Words that Inspire: Stories that Light Up the Dark

The Experiences of Our Ancestors Offer Us Wisdom for Surviving Today’s Crises.

We do not control the environment, but we do control how we respond. … My grandmother said that when you lose hope, you lose everything.

My grandfather used to tell me I could keep certain sunrise moments alive in my memory. My grandfather trained me to look for moments when I was seeing something that would some day help me to remember the goodness.

He taught me to keep them vivid—smell them, taste them, and see them—so that when things got really bad, I could go back there. I remember the first time I did that, there were a bunch of moments that meant nothing to anyone else where the world was filled with beauty.

When things get really bad, I go into those moments … and I’m okay.

Family story of Victoria Hykes Steere, Iñupiat Community, Arctic Slope, Alaska

Note for Educators

If your students heed grandfather’s advice, they will look back through memories and moments that stand out, and use these in the future as sources of strength.

Here are three activities that will help your students create or discover narratives of inspiration and resilience:

1)   Look back at moments in your life when you truly felt alive or felt goodness around you. Can you taste or smell those moments? Write about such a memory that conjures these feelings, and that you might go to lift your spirits when life seems overwhelming.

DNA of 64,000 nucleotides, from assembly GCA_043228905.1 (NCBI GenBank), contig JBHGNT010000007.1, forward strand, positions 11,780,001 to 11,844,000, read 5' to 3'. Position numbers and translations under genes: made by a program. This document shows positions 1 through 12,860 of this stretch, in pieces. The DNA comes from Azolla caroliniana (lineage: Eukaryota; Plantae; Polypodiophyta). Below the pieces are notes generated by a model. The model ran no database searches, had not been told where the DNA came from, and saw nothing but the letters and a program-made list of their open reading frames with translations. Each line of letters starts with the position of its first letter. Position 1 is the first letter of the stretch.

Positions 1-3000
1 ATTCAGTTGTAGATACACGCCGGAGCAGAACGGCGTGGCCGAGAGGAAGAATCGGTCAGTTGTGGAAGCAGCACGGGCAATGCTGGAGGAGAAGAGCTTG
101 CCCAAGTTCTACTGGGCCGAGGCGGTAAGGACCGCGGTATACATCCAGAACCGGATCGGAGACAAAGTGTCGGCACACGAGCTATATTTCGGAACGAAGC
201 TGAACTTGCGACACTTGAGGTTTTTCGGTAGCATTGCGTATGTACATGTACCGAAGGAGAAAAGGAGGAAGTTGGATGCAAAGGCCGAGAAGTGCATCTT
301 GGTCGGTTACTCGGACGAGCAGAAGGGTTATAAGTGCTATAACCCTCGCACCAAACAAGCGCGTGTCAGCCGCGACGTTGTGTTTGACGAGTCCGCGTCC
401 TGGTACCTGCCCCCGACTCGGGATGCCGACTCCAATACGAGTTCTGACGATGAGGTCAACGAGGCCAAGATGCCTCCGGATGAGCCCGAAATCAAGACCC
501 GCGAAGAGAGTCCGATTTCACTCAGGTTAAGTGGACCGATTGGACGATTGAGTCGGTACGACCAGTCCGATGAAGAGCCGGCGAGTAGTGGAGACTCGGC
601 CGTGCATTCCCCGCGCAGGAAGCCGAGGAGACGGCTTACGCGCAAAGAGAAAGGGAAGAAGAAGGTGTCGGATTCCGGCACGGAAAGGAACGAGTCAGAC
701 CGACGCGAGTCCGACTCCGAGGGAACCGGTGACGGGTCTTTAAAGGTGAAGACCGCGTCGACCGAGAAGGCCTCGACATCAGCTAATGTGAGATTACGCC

2)   Commit to memory a time when you dared to be brave.  Pull those feelings forward in a story or written passage where your tenacity or other people’s goodness were remedies to a challenging or bleak time.

3)   Have a conversation with your parents, grandparents, or other family members about your own family’s stories of strength and virtue. How did your great grandma feed her family during World War II? When the mill laid off many of its employees, what did Uncle Stewart do for kids whose families couldn’t afford a baseball uniform? Discover at least one “we can get through difficult times” story from your family.

YES! Archive
  • Stories that Light Up the Dark: Read Sanjay Khanna’s full article, written for A Resilient Community, the Fall 2010 issue of YES! Magazine.


October EdNews snapshot

READ NEWSLETTER: Go Green! Go Simple! Preparing your students for an uncertain world


Inspiration in Your Inbox

Get the free daily newsletter from YES! Magazine:
Stories of people creating a better world to inspire you and your students.

Sign Up